Teaching AI How to Feel Could Make for Better Computers

Boosting empathy in software is a challenging task

  • Researchers are trying to build computers that can understand human emotions. 
  • Emotional AI that can understand feelings might be better for tasks like working with patients.
  • But experts say there’s a long way to go before your devices understand your moods.
A human hand and a robot hand nearly touching fingers.

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Emotional AI could eventually help your devices understand you better.

A computer scientist is working to help Artificial Intelligence (AI) comprehend human emotions. Experts say that emotional AI which understands human emotions might make for better computing.  

"Even if the system didn't truly understand them in the traditional sense, it would have an immense impact in almost every aspect of life," Ajay Satpute, the director of the Affective and Brain Science Lab at the Institute for Experiential AI at Northeastern University told Lifewire in an email interview. "We could help caregivers understand children. We could help children learn how to read emotions. We could accelerate learning in individuals with emotional perception issues, like Autism Spectrum Disorder."

AI That Gets You

Aniket Bera, a professor of computer science at Purdue University, is trying to build AI models and systems that are more humanlike and more adept at interacting with humans. His approach is to program devices to incorporate an understanding of nonverbal cues and communication.

"When a friend asks you how you are, you can say, 'I'm fine!' in an upbeat tone, and it means something completely different than if you say, 'I'm fine,' like Eeyore," Bera said in a news release. "Computers usually just pay attention to the content and ignore the context."

Bera and his colleagues are trying to develop emotional AI by observing and analyzing facial expressions, body language, involuntary and subconscious movements and gestures, eye movements, speech patterns, intonations, and different linguistic and cultural parameters. He said that training AI on many types of human inputs boosts communication and better equips the AI to respond to humans in a more appropriate and even emotive manner.

Stevens Institute of Technology professor Jordan Suchow said in an email interview that there's a tendency among technologists to think of emotions as being a physical property of a person's face that can be immediately detected and recognized in a photo. 

"But emotions are complex mental states that play out on the face in a way that can depend on the context—think of the feigned smile, the knowing glance, or the varied contortions that our face forms during speech," he added. 

Satpute pointed out that there are likely more limitations to AI understanding human emotions than we know. He said that most AI-driven approaches to emotion focus on specific channels of information—the face, the voice, biological signals—and try to guess what emotion might be occurring.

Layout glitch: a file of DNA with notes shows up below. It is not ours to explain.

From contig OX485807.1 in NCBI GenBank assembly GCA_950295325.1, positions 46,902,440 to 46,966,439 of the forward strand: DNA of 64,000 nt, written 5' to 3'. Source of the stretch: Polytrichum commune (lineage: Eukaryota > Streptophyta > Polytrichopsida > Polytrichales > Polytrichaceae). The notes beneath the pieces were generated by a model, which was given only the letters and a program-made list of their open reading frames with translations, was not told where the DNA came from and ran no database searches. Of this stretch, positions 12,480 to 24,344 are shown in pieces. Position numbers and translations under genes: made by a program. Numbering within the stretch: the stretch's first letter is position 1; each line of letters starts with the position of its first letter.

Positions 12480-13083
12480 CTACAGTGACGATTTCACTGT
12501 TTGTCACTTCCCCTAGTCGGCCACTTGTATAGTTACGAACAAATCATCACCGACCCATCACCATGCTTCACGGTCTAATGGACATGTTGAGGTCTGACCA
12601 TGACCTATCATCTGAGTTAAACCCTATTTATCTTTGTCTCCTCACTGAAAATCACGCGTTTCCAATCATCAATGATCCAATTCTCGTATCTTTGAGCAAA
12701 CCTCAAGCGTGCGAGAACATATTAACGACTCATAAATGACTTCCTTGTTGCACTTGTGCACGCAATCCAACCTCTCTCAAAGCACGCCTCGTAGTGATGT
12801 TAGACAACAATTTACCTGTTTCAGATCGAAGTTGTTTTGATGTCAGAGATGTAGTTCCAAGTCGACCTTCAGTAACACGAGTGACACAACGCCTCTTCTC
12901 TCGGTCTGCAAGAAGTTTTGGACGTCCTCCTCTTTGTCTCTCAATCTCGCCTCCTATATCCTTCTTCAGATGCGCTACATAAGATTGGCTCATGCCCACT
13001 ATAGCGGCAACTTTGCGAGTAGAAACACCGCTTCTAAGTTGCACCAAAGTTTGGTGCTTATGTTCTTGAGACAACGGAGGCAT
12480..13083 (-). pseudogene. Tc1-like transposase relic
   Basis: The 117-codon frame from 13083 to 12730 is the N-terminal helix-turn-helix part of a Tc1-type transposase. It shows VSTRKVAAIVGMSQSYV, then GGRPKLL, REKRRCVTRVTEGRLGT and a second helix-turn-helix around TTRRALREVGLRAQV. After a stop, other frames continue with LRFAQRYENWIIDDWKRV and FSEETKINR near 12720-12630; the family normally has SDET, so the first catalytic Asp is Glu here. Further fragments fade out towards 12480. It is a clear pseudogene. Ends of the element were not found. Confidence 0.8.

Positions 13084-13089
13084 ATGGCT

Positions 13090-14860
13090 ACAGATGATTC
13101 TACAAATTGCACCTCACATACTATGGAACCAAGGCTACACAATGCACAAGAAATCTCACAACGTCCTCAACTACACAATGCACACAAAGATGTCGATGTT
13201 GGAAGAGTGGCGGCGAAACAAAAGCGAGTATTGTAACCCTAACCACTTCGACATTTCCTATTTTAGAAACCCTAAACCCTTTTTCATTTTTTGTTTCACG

Computers usually just pay attention to the content and ignore the context.

"They assume that these signals can be used as definitive signatures of emotions and generalize them across contexts and individuals," Satpute added. "In reality, emotional responses and their signals are highly situation-dependent and vary among individuals and cultures." 

And there's also the question of whether AI truly understands at all. Satpute said that philosophers and cognitive scientists have long debated the limitations of AI in understanding or representing the meaning of anything. 

"If the human ability to perceive and experience emotions requires understanding the meaning of certain signals, which we know to be highly context-dependent, then getting AI to understand emotion may be one of AI's greatest challenges," he added. 

The Benefits of Emotional AI

Computers that understand feelings could be a boon for patients. Bob Rogers, the CEO of Oii.ai, said in an email to Lifewire that in healthcare and mental health applications, it would be dangerous to provide significant information to patients via a chatbot that is not very sensitive to the potential emotional implications of that information. For example, he said that a diagnosis with a poor prognosis delivered in an insensitive way could easily cause harm. 

A robot hand reaching toward a baby who is reaching toward the hand.

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"The flip side is that in many healthcare applications, especially in mental health, the ability to understand complex nuances in emotional content can dramatically increase the effectiveness of diagnosis and treatment," Rogers added. 

It might be a long time, though, before computers can guess your mood. Ján Záborský, a communications manager at the biometric security firm Innovatrics, said his company developed a system to ensure that a person in front of the camera is alive.

"One takeaway from its development is that many people automatically start to smile as soon as they look in the mobile's selfie camera, regardless of their emotional state—this is just to illustrate why devising an emotion detection system is such a challenge," he added.

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